Tuesday, May 02, 2006

Accountability, Cutting Both Ways


In “Qatar Grants Millions in Aid to New Orleans,” Stephanie Strom describes our Persian Gulf ally’s $60 million gift to higher education and other causes in the Big Easy,

including $17.5 million to Xavier University of Louisiana, the only historically black Catholic university in the United States.

Other beneficiaries are Tulane University, Children's Hospital in New Orleans, Habitat for Humanity, Louisiana State University and the March of Dimes.

While a spokeswoman says the Education Department funnels the donations it receives to where they’ll both do good and let foreign donors see their impact, Qatar is sending its donations directly to the beneficiaries rather than through the federal government. Why? While Strom uses the words “transparency and accountability” in her story, the Qatari ambassador, Nasser Bin Hamad M. al-Khalifa, is more polite:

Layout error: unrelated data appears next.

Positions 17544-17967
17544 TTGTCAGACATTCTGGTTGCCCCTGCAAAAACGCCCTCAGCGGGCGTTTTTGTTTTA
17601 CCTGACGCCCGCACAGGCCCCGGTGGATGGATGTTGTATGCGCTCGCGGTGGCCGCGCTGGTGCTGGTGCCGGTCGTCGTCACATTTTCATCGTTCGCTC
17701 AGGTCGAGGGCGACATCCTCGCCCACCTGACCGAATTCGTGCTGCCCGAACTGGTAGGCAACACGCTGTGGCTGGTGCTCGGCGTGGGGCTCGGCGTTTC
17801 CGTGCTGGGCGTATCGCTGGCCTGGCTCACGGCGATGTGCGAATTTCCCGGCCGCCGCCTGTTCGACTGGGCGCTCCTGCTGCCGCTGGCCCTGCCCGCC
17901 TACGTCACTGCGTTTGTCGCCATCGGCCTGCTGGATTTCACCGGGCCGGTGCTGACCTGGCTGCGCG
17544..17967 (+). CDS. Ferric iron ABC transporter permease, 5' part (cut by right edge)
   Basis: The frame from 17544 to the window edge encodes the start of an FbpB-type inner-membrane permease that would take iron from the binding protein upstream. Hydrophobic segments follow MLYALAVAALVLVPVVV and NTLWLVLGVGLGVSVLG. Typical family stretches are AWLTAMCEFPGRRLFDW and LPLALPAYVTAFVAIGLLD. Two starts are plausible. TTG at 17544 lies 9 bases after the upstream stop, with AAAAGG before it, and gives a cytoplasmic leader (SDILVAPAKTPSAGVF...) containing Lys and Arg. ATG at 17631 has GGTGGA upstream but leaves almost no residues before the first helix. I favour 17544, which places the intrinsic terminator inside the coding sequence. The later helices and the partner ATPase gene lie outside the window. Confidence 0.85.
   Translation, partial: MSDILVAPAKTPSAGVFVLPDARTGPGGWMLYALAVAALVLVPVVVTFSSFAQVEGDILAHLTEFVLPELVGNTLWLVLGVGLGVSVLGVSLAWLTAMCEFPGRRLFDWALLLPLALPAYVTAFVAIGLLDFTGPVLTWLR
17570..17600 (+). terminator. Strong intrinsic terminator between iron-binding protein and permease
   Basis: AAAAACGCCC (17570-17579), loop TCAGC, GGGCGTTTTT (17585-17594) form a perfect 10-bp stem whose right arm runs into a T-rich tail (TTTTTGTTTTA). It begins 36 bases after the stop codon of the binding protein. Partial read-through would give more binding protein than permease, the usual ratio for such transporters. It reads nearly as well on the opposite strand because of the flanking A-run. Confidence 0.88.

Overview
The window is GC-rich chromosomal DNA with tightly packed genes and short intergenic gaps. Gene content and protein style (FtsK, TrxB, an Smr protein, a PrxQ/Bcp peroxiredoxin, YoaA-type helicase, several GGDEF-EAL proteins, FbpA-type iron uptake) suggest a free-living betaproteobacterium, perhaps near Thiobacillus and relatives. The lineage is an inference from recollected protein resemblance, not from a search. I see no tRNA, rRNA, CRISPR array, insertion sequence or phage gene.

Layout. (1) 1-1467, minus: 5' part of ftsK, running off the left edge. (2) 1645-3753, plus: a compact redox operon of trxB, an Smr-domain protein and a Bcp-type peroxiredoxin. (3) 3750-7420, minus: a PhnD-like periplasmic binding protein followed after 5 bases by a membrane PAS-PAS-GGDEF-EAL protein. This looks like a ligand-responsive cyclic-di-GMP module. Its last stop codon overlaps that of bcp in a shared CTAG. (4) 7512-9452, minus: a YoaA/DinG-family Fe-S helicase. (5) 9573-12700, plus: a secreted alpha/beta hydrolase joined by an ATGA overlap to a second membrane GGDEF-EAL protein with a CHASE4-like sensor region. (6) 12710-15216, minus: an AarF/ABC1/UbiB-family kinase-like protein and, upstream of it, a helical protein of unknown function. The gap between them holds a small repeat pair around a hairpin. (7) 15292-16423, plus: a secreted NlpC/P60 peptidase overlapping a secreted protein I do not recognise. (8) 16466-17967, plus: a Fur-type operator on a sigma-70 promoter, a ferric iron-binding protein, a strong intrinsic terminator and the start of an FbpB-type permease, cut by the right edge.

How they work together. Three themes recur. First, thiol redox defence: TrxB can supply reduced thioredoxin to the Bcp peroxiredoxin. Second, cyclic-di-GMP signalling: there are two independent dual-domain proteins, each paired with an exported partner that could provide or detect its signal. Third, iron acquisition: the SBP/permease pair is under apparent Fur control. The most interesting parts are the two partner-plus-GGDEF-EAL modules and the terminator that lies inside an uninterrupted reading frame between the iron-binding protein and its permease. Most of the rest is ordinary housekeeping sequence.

"Our past experience is that while you can give to any organization or to a government," [Khalifa] said, "you have no control over the money and then you discover the people most affected have not benefited."

Ambassador Khalifa is using an advisory board consisting of former corporate and U.S. government luminaries like James A. Baker, Laura D’Andrea Tyson, and former Exxon Mobil CEO Lee Raymond to suggest projects, but once that’s done, Qatar is just taking out its checkbook and buying places like Xavier an expanded school of pharmacy.

The U.S. and international aid organizations routinely sidestep central governments in disbursing aid of all kinds, usually muttering under their breath about transparency and accountability, which is Geneva-speak for “Your ministers don’t need a twelfth Mercedes.”

I’m sure the Qatari government doesn’t think its aid money would go to a new sports car for some Education Department functionary, but it would be justified to think that its aid could simply be mishandled and evaporate without doing any good. I still find it disturbing, from a soft-power perspective, that the U.S. government is probably not considered competent right now to make good use of a gift from the country that is probably its most sincere ally in the Persian Gulf.

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